The Chatham Arts Council is investing in artists through our Meet This Artist series, introducing you to 12 Chatham County artists each year in a big way. The fine folks at Hobbs Architects in downtown Pittsboro are powering our Meet This Artist series this year. Architecture is art, and the Hobbs crew values art in our community. So, take a look. Meet your very inspiring neighbors. Meet Eva Green, creator of Rabbit Patch Baskets.
In this meditative interview, we delve into the world of basket weaving with the talented Eva Green. She shares with us the therapeutic nature of her craft, letting her fingers–and her family history with the domestic arts–guide the process of creation. Eva, a member of the Chatham Artists Guild for over 20 years, is looking ahead to the upcoming Open Studio Tour, which takes place throughout Chatham County in the first two weekends of December.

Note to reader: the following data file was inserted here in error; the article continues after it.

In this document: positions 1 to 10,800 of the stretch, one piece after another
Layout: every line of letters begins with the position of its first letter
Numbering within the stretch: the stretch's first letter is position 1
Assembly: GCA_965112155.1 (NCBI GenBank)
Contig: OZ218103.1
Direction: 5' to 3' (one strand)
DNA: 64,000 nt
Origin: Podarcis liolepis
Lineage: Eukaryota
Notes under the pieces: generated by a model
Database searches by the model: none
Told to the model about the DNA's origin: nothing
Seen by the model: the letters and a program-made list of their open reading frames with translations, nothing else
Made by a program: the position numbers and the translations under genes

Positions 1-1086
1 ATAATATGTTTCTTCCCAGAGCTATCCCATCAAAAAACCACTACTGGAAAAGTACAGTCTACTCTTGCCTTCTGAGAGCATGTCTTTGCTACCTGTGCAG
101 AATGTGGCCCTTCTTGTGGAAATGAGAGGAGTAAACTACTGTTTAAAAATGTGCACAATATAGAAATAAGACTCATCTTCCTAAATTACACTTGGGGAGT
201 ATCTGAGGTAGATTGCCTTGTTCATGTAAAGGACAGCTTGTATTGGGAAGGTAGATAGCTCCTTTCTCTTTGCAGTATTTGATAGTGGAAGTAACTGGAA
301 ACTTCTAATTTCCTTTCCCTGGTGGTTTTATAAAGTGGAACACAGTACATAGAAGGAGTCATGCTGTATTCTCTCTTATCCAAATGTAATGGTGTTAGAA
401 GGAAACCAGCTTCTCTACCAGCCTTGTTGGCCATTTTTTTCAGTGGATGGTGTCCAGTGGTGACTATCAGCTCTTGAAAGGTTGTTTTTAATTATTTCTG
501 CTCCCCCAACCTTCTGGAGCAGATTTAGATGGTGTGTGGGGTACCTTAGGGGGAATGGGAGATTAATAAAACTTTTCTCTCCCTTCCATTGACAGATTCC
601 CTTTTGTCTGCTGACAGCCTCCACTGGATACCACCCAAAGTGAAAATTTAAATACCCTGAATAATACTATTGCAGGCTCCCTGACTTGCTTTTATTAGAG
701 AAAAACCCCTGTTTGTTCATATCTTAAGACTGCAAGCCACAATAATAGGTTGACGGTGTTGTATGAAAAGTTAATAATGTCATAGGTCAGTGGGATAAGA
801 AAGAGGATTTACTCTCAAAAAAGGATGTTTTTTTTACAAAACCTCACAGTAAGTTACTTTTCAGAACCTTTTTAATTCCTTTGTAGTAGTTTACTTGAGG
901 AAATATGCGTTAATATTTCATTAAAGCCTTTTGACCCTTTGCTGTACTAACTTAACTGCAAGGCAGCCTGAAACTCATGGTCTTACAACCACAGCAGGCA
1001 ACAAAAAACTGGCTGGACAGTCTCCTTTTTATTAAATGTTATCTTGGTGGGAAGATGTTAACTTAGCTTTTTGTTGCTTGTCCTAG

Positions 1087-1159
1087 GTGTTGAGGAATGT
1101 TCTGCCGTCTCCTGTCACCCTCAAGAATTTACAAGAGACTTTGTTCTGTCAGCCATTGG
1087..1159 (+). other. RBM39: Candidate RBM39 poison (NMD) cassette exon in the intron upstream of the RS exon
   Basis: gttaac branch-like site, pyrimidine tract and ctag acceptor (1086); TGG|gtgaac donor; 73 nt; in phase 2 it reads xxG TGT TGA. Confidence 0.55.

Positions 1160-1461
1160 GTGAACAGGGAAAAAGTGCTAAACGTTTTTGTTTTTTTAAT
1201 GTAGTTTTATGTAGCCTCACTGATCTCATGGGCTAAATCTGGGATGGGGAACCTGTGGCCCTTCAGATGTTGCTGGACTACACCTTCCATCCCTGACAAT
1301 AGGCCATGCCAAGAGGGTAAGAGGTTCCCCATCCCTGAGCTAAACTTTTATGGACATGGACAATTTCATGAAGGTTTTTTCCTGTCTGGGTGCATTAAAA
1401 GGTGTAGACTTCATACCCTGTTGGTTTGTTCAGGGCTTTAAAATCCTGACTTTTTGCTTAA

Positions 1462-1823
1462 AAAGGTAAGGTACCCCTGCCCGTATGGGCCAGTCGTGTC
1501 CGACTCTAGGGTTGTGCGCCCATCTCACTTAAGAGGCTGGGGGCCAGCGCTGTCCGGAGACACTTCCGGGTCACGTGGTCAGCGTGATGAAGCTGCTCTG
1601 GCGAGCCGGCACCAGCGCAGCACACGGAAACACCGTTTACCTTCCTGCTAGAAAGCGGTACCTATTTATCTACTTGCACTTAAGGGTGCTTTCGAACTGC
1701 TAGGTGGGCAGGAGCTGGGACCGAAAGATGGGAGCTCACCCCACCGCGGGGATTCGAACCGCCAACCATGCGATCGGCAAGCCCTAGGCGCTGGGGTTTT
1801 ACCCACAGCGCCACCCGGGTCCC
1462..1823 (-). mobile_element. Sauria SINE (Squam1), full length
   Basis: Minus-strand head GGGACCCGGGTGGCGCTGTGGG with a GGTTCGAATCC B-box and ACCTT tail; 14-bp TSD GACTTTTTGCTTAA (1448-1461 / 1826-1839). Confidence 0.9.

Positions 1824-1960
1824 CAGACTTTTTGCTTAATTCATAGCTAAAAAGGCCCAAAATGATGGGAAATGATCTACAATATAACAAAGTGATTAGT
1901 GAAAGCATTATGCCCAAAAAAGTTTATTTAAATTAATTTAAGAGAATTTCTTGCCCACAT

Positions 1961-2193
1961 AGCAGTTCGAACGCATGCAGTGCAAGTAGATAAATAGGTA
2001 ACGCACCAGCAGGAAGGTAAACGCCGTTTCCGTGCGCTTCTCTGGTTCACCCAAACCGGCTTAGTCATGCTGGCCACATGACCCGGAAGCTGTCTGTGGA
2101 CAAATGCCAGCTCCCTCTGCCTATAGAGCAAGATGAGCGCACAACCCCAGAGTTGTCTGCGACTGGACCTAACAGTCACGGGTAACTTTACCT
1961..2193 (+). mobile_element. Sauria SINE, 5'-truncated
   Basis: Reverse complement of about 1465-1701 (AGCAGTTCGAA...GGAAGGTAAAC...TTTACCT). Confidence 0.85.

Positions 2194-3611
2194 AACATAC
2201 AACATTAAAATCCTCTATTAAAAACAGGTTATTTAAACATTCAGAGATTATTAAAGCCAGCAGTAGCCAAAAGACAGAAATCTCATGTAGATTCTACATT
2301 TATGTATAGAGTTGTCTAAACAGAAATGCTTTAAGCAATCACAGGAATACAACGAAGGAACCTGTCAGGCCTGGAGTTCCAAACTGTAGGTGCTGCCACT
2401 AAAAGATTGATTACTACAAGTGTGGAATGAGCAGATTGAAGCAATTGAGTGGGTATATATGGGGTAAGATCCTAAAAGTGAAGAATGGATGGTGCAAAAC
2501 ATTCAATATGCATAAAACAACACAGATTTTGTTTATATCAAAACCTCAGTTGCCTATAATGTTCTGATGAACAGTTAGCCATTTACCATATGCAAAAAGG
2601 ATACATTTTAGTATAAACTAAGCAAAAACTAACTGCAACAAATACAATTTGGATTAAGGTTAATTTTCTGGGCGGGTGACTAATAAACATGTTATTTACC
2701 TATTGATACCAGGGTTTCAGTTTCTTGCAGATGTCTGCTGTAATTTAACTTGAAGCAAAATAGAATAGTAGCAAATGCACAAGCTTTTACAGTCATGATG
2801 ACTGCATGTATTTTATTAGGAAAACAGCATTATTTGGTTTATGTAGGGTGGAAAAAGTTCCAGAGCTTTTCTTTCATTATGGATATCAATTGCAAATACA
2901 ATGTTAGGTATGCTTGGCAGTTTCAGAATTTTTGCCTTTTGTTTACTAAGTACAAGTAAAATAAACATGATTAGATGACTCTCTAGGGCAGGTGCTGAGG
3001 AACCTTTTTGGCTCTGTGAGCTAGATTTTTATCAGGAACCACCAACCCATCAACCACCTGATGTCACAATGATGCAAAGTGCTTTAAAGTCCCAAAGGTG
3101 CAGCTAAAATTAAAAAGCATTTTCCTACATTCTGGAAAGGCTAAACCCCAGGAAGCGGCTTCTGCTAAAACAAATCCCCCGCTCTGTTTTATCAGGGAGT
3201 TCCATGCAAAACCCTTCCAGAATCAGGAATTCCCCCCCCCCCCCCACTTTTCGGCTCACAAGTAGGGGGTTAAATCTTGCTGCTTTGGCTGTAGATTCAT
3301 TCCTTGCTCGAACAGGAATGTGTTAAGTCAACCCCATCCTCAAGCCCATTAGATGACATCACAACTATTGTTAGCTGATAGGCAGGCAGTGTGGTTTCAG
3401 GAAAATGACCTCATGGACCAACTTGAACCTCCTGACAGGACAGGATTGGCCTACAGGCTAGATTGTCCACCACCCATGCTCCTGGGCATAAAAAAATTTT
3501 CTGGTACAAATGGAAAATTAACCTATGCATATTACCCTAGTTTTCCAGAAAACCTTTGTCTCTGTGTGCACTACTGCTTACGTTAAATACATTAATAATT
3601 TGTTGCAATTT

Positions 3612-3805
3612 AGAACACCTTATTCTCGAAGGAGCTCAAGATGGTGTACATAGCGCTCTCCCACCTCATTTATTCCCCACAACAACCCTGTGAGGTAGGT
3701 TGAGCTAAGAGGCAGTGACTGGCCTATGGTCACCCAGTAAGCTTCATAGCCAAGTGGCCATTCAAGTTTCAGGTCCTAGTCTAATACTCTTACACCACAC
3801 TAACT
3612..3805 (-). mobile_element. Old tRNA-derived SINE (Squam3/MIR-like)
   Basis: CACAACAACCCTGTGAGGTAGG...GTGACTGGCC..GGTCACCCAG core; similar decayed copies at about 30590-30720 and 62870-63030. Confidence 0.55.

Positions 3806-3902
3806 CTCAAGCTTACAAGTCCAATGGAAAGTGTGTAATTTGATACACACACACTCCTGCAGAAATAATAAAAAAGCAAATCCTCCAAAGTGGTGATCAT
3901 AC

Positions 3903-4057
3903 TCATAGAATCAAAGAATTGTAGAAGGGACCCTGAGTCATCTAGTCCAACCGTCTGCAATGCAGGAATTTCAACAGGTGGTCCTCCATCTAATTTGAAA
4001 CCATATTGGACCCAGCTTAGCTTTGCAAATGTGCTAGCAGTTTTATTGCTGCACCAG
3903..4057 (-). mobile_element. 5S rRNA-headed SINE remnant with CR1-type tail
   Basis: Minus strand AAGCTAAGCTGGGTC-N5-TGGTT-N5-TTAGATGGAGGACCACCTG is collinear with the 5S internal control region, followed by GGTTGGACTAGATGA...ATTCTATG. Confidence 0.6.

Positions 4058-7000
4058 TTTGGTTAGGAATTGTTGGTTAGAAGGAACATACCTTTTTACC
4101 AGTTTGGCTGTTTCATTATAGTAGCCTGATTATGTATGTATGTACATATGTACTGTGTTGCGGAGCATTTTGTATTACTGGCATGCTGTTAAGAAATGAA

Tell me a little bit about where you got started on your artistic journey.
I’ve done a little bit of everything: crochet, knitting, candlewicking. I was taught the art of basket weaving by my mother, Nadine Degraffenreaidt.
How old were you?
Around five. She was taught the art of basket weaving by her great-grandmother. They lived on a farm, so they had to make baskets to get their crops and things in. Nothing like what I make today, but that’s how I learned how to basket weave and those other traditional arts as well.
I found out that knitting was too slow for me. So from there I went to crochet, and then I did a little bit of candlewicking, which makes pretty bedspreads and things, but I found out that basket weaving is my true love.
Tell me a bit more about your family’s history with basket weaving?
I’m a fourth-generation basket weaver. They would go out into the woods and cut down a tree, let it cure, and do their own splints in different sizes. A lot of people still do that now, but I don’t. I go to the basket shops and pick up the supplies and things that I need.
You can do white oak and split those with your shave horse and just get them the size that you want and the width that you want. That’s very long and tedious work.